Microsoft joins Climate Leadership Council that demands fossil fuel companies be granted legal immunity over liability for emissions
Author: Oliver Milman, Guardian (UK) , Published on: 6 May 2019
"Microsoft joins group seeking to kill off historic climate change lawsuits", 2 May 2019
Microsoft has joined a conservative-led group that demands fossil fuel companies be granted legal immunity from attempts to claw back damages from the climate change they helped cause.
The stated goals of the Climate Leadership Council (CLC) include a $40-a-ton fee on carbon dioxide emissions in return for the gutting of current climate change regulations and “protecting companies from federal and state tort liability for historic emissions”.
Microsoft has become the first technology company to join the CLC, which includes oil giants BP, ExxonMobil, Shell, Total and ConocoPhillips among its founding members. Handing legal immunity to these oil companies would squash a cavalcade of recent climate lawsuits launched by cities and counties across the US...
Facing rising costs from sea level rise, storms and heatwaves, a growing band of elected officials from across the US have turned to the courts to force fossil fuel producers to pay compensation to ameliorate the escalating damages. Many of these claims point out that firms like Exxon privately knew of the consequences of climate change for at least 40 years, long before it was a public issue, only to deny the problem and block meaningful action to address it...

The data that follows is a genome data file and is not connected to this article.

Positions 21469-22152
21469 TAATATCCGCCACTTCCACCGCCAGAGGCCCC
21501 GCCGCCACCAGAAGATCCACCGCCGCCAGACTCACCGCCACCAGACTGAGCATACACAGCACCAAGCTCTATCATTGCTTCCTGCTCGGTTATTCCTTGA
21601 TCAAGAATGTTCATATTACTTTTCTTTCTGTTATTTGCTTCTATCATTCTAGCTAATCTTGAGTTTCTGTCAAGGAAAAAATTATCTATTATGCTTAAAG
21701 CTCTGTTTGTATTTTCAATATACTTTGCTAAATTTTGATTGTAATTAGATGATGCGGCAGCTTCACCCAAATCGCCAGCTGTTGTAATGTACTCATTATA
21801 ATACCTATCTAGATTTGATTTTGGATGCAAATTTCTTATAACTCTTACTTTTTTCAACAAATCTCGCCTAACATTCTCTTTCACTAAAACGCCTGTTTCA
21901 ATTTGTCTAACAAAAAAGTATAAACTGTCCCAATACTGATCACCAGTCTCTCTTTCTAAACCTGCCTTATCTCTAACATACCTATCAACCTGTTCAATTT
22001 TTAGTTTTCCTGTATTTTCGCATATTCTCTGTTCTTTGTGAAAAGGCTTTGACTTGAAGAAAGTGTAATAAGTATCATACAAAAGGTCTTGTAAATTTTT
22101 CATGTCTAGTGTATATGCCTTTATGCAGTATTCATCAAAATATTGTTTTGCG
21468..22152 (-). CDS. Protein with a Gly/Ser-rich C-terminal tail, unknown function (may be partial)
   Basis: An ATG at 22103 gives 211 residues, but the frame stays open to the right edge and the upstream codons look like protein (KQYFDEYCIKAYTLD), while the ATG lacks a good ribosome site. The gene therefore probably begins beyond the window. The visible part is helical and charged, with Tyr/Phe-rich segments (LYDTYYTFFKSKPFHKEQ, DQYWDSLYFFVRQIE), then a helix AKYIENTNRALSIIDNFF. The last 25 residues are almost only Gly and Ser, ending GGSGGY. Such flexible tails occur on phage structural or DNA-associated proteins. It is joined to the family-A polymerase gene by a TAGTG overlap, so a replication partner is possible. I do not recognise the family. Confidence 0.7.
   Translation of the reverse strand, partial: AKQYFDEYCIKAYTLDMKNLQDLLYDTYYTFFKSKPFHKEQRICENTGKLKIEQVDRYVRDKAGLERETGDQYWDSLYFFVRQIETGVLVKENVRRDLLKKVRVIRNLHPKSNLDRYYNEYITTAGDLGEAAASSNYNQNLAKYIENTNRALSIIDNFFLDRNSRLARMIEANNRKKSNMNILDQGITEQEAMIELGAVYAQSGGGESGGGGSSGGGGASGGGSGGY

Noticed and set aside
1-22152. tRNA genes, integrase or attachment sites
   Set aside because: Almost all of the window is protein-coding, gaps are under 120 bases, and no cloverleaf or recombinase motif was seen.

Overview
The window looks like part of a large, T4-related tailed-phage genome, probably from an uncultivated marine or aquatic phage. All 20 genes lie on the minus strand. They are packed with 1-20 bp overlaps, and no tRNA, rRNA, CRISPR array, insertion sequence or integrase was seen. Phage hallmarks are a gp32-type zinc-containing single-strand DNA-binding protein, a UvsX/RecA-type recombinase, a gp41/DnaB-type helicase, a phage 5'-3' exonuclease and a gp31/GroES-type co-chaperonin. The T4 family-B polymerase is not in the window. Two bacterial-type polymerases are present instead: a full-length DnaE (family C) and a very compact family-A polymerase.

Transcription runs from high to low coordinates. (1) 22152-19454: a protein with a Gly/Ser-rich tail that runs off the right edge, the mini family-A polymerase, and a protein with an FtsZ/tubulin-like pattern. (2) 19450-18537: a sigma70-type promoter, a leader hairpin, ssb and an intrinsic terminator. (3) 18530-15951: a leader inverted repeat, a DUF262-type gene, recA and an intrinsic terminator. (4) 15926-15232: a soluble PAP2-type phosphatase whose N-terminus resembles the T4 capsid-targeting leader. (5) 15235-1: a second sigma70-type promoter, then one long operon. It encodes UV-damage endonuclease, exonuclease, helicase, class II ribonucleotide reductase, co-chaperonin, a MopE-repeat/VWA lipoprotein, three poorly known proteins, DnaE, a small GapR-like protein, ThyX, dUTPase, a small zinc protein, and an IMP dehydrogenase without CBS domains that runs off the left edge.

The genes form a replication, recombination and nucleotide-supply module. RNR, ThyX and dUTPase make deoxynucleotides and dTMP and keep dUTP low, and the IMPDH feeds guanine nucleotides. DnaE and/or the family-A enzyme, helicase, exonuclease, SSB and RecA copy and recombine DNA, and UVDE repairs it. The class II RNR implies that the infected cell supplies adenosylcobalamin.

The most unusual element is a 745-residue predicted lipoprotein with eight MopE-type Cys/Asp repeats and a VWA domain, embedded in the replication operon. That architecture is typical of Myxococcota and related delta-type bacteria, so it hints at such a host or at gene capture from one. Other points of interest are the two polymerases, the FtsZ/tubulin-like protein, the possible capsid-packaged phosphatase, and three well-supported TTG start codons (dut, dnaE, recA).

Microsoft has said it was motivated to join the CLC due to its support for a price on carbon, which it has backed in Washington state and sees as a key method to drive down emissions...
...“We support a carbon fee because we believe it’s a policy mechanism that works and accords with economic principles. For us, joining the CLC gives us the opportunity to have this debate at a federal level.”
Joppa would not be drawn, however, on Microsoft’s support for the idea of handing legal immunity to fossil fuel producers. “There are a lot of details involved and we are interested in being part of the conversation,” he said. “The devil is in the detail. We are looking to take an inclusive approach. We need to transition away from the use of fossil fuels but that isn’t going to happen without the inclusion of the fossil fuel sector.”
[Also refers to Johnson & Johnson, Pepsico, Unilever]